When compared with the town celebrations of today, those of earlier times were quite sedate. People of that time liked to party, mind you, but they were not as extravagant as they are today with fireworks and parades.
All they needed was some good music, a little drink and a lot of food and the fun was sure to follow.
That’s probably because during the pioneer years, people worked harder and had less time and opportunity for leisure activities.
Of course, people back in the day didn’t need a town festival to celebrate. A barn raising was enough of an occasion to bring hundreds of neighbors together. In addition, come the first Saturday night that the barn was complete, the laborers would gather to celebrate their accomplishment and let off a little steam, especially on the new “dance floor.”
Major Highlights for the Week Wednesday, June 17, 1863
Confederate General Robert E. Lee continued moving his forces northward into Maryland. Skirmishes occurred at Catoctin Creek and Point of Rocks, Md. Cavalry units skirmished at Middleburg, Thoroughfare Gap and Aldie, Va.
In Vicksburg, Miss., the siege continued. Federal forces were constantly annoyed by the attacks on transports and other vessels on the Mississippi River such as one on this day near Commerce, Miss.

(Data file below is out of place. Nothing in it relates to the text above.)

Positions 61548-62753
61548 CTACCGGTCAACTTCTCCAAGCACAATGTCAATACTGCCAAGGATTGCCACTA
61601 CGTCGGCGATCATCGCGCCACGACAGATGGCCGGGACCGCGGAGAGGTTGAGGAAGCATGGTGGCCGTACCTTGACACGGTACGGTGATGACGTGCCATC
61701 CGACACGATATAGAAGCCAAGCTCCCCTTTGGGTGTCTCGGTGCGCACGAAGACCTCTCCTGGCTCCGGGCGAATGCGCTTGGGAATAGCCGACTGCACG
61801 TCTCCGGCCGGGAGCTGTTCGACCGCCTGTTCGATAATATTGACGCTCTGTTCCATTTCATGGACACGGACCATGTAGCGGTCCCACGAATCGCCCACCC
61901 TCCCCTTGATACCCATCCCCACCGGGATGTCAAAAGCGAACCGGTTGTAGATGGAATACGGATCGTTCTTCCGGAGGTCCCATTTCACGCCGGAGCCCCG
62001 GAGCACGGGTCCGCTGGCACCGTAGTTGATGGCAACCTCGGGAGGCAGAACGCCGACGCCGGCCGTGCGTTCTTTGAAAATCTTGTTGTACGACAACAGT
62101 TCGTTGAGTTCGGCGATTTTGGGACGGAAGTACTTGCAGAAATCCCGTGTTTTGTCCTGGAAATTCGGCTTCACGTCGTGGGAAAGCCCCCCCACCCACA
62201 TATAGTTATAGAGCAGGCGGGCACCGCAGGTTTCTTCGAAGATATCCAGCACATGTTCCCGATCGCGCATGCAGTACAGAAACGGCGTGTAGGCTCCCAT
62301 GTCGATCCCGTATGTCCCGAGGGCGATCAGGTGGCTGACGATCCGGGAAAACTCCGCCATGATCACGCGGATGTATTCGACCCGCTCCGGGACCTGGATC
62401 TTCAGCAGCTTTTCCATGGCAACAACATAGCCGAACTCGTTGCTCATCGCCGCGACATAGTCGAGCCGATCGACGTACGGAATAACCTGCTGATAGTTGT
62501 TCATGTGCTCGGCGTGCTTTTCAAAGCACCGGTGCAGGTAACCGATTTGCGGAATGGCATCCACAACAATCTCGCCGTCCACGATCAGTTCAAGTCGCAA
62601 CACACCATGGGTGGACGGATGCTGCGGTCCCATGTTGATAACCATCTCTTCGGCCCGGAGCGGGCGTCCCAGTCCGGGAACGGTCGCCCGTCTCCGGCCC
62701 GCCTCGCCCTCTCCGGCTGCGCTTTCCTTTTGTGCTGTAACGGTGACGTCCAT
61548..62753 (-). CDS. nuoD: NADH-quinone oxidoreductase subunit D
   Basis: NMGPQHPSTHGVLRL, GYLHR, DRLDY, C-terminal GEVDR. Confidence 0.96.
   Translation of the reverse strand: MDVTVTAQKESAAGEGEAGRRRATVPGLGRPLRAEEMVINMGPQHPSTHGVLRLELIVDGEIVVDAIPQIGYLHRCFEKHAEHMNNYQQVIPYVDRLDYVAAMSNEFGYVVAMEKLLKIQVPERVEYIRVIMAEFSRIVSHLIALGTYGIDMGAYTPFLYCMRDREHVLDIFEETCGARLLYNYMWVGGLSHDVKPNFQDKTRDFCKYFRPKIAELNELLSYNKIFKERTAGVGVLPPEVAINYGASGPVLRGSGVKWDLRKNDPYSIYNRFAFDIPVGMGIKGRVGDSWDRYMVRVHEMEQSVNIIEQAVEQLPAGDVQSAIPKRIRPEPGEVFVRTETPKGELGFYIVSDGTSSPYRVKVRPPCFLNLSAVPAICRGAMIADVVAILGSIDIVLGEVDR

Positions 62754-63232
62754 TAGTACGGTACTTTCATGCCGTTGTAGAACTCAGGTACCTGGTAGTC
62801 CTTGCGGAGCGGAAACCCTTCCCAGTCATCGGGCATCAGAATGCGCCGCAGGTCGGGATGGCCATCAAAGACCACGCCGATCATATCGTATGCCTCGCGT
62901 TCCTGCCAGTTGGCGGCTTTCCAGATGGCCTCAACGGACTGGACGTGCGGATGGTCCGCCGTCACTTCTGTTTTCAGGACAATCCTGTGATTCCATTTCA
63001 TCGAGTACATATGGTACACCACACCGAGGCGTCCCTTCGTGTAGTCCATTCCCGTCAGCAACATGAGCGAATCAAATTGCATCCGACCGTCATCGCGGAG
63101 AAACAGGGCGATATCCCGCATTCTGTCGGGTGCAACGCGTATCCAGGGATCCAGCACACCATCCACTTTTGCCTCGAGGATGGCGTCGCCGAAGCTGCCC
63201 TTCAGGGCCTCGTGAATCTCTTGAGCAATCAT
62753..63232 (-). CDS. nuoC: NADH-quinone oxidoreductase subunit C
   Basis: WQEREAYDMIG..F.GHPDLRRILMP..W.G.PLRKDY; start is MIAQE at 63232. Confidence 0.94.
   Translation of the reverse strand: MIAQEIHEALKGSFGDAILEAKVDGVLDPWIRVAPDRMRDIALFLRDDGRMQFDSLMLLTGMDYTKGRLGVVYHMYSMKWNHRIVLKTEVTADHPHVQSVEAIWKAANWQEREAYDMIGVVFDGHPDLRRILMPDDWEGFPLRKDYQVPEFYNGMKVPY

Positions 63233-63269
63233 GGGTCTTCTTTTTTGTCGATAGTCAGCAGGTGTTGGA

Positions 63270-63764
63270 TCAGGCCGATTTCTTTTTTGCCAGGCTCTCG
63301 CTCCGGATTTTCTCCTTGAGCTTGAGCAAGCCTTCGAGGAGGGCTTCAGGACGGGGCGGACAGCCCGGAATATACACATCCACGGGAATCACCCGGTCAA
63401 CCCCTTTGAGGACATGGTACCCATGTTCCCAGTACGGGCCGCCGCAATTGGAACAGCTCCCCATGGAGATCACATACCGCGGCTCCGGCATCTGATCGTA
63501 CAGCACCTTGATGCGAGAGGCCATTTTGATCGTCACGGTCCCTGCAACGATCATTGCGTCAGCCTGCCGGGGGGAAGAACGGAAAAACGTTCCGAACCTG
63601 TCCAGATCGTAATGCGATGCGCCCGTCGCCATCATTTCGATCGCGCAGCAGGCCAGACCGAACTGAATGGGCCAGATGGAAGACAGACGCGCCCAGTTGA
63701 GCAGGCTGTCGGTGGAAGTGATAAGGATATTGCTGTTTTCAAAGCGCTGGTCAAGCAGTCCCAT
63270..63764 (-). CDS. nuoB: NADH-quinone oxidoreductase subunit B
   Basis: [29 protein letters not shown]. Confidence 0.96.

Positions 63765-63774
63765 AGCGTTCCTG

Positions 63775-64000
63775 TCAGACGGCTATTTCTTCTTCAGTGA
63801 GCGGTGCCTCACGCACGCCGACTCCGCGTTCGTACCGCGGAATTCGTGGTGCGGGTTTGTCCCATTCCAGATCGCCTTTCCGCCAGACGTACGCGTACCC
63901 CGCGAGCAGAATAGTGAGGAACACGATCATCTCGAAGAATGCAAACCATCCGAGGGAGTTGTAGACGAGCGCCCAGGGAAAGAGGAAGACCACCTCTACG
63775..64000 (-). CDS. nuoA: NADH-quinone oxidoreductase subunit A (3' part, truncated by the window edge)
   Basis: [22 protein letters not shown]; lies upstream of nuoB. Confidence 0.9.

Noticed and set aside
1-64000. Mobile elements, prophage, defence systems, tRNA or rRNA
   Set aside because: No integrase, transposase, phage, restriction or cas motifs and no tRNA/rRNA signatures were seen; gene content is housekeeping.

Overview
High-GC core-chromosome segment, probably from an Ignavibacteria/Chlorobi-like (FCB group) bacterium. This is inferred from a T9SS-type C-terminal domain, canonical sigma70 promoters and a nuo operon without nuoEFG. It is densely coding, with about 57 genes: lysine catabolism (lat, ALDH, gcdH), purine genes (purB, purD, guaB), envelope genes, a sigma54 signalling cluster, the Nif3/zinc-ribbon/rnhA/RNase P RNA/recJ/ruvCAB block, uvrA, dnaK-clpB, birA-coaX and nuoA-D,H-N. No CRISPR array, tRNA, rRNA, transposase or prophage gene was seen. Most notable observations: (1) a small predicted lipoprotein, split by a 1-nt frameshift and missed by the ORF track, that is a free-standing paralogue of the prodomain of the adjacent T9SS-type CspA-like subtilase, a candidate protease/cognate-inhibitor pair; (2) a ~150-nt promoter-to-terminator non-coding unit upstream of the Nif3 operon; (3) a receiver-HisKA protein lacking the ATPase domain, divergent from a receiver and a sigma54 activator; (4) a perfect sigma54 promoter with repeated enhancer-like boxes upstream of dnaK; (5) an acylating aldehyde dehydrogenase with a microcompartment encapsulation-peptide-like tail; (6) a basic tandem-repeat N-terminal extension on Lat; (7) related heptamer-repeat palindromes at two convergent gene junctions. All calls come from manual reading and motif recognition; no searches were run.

In the midst of the despair of the Great Depression, President Franklin Roosevelt’s New Deal gave more than 200 struggling Midwestern farm families an extraordinary opportunity: the chance to start over on the Alaskan frontier. The Matanuska Colonization Project of 1935 was a bold government experiment to relocate these families. “Alaska Far Away” tells the story of the struggles that the project and its participants encountered, and the families who found themselves thrust into the national spotlight along the way. Join us at the Stearns History Museum for one of two free showings of this movie: at 10 a.m. Monday, June 24, and at 1 p.m. Saturday, July 13.
Text from The Meeker REA
Pioneer, October 1975; reprinted in the Tri-County News Oct. 2, 2003.
The following are incidents relating to those who were residents of Meeker County during the late 1850s and the early 1860s, as told by their descendants, who have recalled various incidents and stories told by their relatives who took refuge in the (Forest City) Stockade at the time of the Sioux Indian Uprising in Meeker County.
These are but a few of the stories that might be told about the residents of that time.
Major Highlights for the Week
Wednesday, June 10, 1863
Citizens north of the Potomac River were already alarmed about an impending Confederate advance, even though the Confederate army was not on their soil. Major General Joseph Hooker, commanding the Federal Army of the Potomac, wrote to Lincoln that it was now the time to march on Richmond, Va. Lincoln replied, “I think Lee’s Army, and not Richmond, is your true objective point.”